Voices That Care

Say Hello to ... Sanny

Every single person in Care2Run’s ecosystem is essential, and we’ve grown so much in three years thanks to all the different individuals who’ve played a part in getting us to where we are.

It is for this reason that we aim to hand this section over to our people – our participants, coaches, volunteers, parents, friends and loved ones – so they can tell you what Care2Run means to them.

This week we say hello to ….. Sanny Ang, a music teacher who believes that the Care2Run Junior Leaders Programme is the perfect platform for differently-abled youths to learn and grow.

SANNY has been an educator for over 20 years. However, although she’s worked with younger differently-abled children, the music teacher admits that before joining Care2Run, she wasn’t aware of the challenges youths with developmental differences face.

“It’s been a real eye-opener for me. What these youths need is a space for them to interact with other people their age,” she tells us. “Many of them lack confidence. So a platform like the Junior Leaders Programme (JLP) can really help them.”  

Sanny is confident too that with the right exposure and guidance these youths have a better shot at being happy and independent. But we’ll let her tell you all about that in her own words …

Hi there, Sanny. Could you share with us how you heard about the Junior Leaders Programme (JLP), and what made you want to get involved?
Hello! My friend Stephanie posted about it in a WhatsApp group we have. I’ve known Stephanie for a long while – we were in a computer college together many years ago – and she sort of knew that I’d be interested because I’d volunteered for initiatives like this before. She was right. Also, when I saw that the activities were being held at Taman Aman Park, I immediately said “yes”, because it’s just down the road from where I live in SS1.

The main reason I wanted to sign up though, is that I interact with differently-abled kids daily at the kindergarten I work at. The children aren’t really students at the kindergarten. However, the centre they attend uses part of the kindergarten, and the children there join our students for activities like music and gym. For me, it was teaching these kids that made me feel like I should learn how to engage with them better.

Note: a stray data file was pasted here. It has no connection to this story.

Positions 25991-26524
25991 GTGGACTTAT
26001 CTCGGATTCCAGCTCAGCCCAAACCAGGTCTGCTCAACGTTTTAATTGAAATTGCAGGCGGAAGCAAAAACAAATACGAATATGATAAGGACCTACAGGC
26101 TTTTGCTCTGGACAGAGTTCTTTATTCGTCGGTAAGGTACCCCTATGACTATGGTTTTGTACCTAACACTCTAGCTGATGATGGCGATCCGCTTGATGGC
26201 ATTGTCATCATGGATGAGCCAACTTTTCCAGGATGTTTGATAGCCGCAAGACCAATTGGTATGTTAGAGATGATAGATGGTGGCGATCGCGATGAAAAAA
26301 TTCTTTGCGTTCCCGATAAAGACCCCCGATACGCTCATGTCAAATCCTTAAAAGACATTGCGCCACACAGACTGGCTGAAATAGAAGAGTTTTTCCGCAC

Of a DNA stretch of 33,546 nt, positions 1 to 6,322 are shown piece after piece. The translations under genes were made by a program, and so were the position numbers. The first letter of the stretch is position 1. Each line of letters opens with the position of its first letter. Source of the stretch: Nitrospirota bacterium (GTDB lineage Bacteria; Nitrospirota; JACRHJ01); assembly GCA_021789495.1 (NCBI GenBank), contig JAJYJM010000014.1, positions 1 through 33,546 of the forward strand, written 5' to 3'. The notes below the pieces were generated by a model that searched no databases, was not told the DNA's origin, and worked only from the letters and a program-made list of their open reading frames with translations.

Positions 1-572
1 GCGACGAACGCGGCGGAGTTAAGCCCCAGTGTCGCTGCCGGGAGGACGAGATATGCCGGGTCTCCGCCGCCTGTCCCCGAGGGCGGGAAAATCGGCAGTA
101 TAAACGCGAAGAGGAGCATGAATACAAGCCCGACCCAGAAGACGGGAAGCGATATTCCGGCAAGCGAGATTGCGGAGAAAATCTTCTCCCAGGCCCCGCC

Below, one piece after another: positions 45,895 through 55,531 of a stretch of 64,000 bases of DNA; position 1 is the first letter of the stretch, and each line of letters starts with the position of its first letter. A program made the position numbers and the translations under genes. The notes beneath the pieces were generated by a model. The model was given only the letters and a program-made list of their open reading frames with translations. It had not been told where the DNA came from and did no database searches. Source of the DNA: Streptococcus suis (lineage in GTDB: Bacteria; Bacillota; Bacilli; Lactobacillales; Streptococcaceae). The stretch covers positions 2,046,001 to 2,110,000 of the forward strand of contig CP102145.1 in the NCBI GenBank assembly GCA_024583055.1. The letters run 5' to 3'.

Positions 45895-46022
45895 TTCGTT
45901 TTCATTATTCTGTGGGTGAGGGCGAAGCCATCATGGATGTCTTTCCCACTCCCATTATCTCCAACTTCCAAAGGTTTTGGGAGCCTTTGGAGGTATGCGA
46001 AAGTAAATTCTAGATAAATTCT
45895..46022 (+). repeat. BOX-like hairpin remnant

As a music teacher, do you approach your lessons differently depending on whether a student is differently-abled or not?
Not really. I approach all the lessons in the same way usually because I teach music and movement, and all kids, whether they’re differently-abled or not, enjoy that. Having said that, sometimes you do have to engage and coax certain children differently to get them to participate and respond.

What has your experience with Care2Run been like?
It’s been great and I’ve seen how the situation with differently-abled youths and adults is not the same as children with differences. With children, especially younger children, you can see natural acceptance. There are no prejudices or anything like that, and you can normally see everyone getting along. This is not the case with youths or adults. I find that differently-abled youths and adults tend to withdraw because it’s hard to find people their age who can relate and interact with them. Because of this issue, many of them lack confidence. However, I think positive interaction with youths their age or older people can change their outlooks and improve their confidence.

Your mentee Nanthini showed tremendous growth over the course of the JLP. Could you share with us what working with her was like?
Nanthini was very reserved and shy with Surita and me when she first joined the programme. But as the weeks went on, you could see the change in her demeanour. She’d smile more and try and communicate with people, even those she didn’t know. The JLP was only 10 weeks, so it’s possible that she could improve even more if the programme was longer.

What would you say is the most important thing you’ve learnt in your role as a volunteer mentor?
I’ve learnt that differently-abled youths and adults really need our help. Most of the programmes you find are for children, but it’s youths and adults we should focus on more for them to have a chance at a better future. I feel parents need to realise how important it is to get their kids to socialise and interact with other people their age. We all need a place to belong. And differently-abled children, youths and adults are no different.

What are your aspirations for Care2Run?
More volunteers and staff. Prem is a superman, but Care2Run can only grow if we have more people who’re as dedicated and committed. In terms of the activities, because I teach music, I tend to look for variety in the songs and actions. I understand that routines and structure are very important to kids with differences but perhaps we could find a way to introduce more variety and music into the activities. I mean the kids love (Pharrell Williams’) Happy. But they might enjoy other songs just as much.

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